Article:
From William Jones
Philada. 21 Feb 1811.
As information from respectable private sources may in the absence of Official intelligence serve to throw some light upon the equivocal policy of france in her professed cessation from the violation of our neutral commerce, I take the liberty of enclosing an extract from a letter recd by a gentleman in this city, by the Osmin lately arrived here from Rochelle, which letter was not delivered ’till tuesday last.1 The writer of the letter is a Mr Jonathan Jones of Bordeaux, an American whose residence in France was anterior to the revolution. He is a Merchant of the first standing and a gentleman of intelligence probity and sound judgement; upon which from my knowledge of his character I should place much reliance.
I confess, my impressions as to the sincerity of france have been very unfavorable ever since the iniquitous seizure of the American property under the Rambou[i]llet Decree, and particularly the property at St Sebastians, than which a purer property never entered any country, as the owners encountered a War risk and war premiums to get it there uncontaminated, and were never charged with violating any Decree or municipal law of france—this property has been sold and the proceeds deposited in the Imperial treasury since the declared repeal of the Berlin & Milan Decrees.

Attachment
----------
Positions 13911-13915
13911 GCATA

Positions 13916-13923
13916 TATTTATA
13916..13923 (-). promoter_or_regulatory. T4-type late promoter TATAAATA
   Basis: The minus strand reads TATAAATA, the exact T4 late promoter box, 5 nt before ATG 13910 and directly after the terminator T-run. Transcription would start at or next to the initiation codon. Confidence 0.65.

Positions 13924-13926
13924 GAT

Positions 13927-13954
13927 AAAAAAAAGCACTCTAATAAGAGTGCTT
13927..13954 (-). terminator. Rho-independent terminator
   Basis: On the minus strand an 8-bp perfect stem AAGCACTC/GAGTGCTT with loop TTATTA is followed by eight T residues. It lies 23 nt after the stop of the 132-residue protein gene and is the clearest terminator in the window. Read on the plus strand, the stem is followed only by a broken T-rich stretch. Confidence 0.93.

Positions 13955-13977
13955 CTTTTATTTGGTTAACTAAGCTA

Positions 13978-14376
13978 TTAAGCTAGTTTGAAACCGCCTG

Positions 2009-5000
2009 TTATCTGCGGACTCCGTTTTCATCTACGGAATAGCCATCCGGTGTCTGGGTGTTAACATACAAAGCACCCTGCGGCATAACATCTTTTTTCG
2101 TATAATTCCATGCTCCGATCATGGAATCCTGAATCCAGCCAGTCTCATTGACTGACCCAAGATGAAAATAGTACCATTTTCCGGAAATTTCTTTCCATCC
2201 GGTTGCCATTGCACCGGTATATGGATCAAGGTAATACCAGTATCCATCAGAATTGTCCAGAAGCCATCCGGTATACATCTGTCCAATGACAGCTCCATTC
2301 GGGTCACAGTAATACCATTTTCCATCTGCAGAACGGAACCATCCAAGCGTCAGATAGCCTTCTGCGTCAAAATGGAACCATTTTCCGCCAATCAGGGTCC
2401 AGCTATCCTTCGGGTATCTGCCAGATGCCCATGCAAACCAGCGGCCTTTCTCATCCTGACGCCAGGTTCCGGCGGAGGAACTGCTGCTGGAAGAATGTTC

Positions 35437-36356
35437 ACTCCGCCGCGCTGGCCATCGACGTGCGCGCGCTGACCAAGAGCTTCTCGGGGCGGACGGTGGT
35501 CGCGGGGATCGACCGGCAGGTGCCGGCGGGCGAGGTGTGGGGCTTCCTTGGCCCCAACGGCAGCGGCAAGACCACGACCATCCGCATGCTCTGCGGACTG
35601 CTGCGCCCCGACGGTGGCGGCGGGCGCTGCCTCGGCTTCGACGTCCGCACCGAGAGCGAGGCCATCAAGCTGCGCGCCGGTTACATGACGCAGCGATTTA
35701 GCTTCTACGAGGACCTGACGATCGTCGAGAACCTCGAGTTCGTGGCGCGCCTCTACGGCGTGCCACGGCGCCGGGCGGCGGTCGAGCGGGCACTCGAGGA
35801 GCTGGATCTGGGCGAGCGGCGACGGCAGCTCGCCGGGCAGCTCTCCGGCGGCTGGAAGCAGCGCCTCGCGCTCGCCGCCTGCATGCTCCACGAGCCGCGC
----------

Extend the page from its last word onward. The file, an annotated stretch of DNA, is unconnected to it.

Notwithstanding these impressions I should hail with pleasure any evidence of her sincerity and justice, and although the letter of Mr Jones furnishes nothing conclusive yet the general opinion there of a favorable termination bids us hope for a better state of things.
I pray you not to give yourself the trouble to acknowledge the receipt of this, as I wish to avoid intruding on your time at a moment which must require so much of your attention. With Sincere respect and regard I am Sir Your Obdt
RC and enclosure (DLC). RC docketed by JM. For enclosure, see n. 1.
1. Jones forwarded an extract (1 p.) of a letter dated at Bordeaux, 12 Jan. 1811, which stated that “no new Decree has been published concerning American affairs except it be two circular letters from the Grand Judge and Minister of finances.” The first, the writer continued, ordered the prize tribunal to suspend proceedings respecting American property; the second exempted vessels from formalities previously required by the Berlin and Milan decrees as those decrees were withdrawn. Both circulars indicated that new instructions would be issued by 2 Feb.; “thus the great question will ultimately be pronounced in a very short time and the general opinion is that it will terminate finally advantageous to the American interest.” The writer added that there was no news of the Essex having returned from England. “As there is every appearance of a total change in the English Ministry perhaps new dispositions will be adopted by that government.”